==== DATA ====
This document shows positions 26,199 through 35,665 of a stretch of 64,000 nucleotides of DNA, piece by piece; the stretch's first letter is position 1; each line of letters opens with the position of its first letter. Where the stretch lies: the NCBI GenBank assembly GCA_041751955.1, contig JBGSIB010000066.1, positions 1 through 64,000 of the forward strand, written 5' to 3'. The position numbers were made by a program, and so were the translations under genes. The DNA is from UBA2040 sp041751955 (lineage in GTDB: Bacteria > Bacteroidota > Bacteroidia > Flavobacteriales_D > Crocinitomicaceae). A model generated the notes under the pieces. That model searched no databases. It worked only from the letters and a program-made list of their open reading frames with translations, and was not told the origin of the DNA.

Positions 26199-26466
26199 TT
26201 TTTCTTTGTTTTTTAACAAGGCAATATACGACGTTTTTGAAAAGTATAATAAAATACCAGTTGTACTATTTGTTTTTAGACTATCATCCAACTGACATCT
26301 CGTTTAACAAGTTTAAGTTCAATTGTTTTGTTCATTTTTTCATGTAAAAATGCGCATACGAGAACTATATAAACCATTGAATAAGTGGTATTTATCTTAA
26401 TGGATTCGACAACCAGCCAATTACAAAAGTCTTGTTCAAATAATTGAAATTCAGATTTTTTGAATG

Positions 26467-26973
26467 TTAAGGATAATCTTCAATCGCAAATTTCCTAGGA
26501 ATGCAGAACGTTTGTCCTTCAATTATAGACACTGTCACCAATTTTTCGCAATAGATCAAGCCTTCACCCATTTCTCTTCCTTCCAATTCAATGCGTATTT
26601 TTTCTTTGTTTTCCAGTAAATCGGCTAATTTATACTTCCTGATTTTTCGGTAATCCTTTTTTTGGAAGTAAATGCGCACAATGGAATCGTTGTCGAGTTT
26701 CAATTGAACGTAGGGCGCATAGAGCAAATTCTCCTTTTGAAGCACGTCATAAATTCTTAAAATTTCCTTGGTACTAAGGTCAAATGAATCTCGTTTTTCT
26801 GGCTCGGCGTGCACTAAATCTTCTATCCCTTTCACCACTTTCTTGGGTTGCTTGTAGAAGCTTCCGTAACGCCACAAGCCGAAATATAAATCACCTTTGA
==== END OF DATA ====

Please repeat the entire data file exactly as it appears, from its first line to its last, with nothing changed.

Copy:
This document shows positions 26,199 through 35,665 of a stretch of 64,000 nucleotides of DNA, piece by piece; the stretch's first letter is position 1; each line of letters opens with the position of its first letter. Where the stretch lies: the NCBI GenBank assembly GCA_041751955.1, contig JBGSIB010000066.1, positions 1 through 64,000 of the forward strand, written 5' to 3'. The position numbers were made by a program, and so were the translations under genes. The DNA is from UBA2040 sp041751955 (lineage in GTDB: Bacteria > Bacteroidota > Bacteroidia > Flavobacteriales_D > Crocinitomicaceae). A model generated the notes under the pieces. That model searched no databases. It worked only from the letters and a program-made list of their open reading frames with translations, and was not told the origin of the DNA.

Positions 26199-26466
26199 TT
26201 TTTCTTTGTTTTTTAACAAGGCAATATACGACGTTTTTGAAAAGTATAATAAAATACCAGTTGTACTATTTGTTTTTAGACTATCATCCAACTGACATCT
26301 CGTTTAACAAGTTTAAGTTCAATTGTTTTGTTCATTTTTTCATGTAAAAATGCGCATACGAGAACTATATAAACCATTGAATAAGTGGTATTTATCTTAA
26401 TGGATTCGACAACCAGCCAATTACAAAAGTCTTGTTCAAATAATTGAAATTCAGATTTTTTGAATG

Positions 26467-26973
26467 TTAAGGATAATCTTCAATCGCAAATTTCCTAGGA
26501 ATGCAGAACGTTTGTCCTTCAATTATAGACACTGTCACCAATTTTTCGCAATAGATCAAGCCTTCACCCATTTCTCTTCCTTCCAATTCAATGCGTATTT
26601 TTTCTTTGTTTTCCAGTAAATCGGCTAATTTATACTTCCTGATTTTTCGGTAATCCTTTTTTTGGAAGTAAATGCGCACAATGGAATCGTTGTCGAGTTT
26701 CAATTGAACGTAGGGCGCATAGAGCAAATTCTCCTTTTGAAGCACGTCATAAATTCTTAAAATTTCCTTGGTACTAAGGTCAAATGAATCTCGTTTTTCT
26801 GGCTCGGCGTGCACTAAATCTTCTATCCCTTTCACCACTTTCTTGGGTTGCTTGTAGAAGCTTCCGTAACGCCACAAGCCGAAATATAAATCACCTTTGA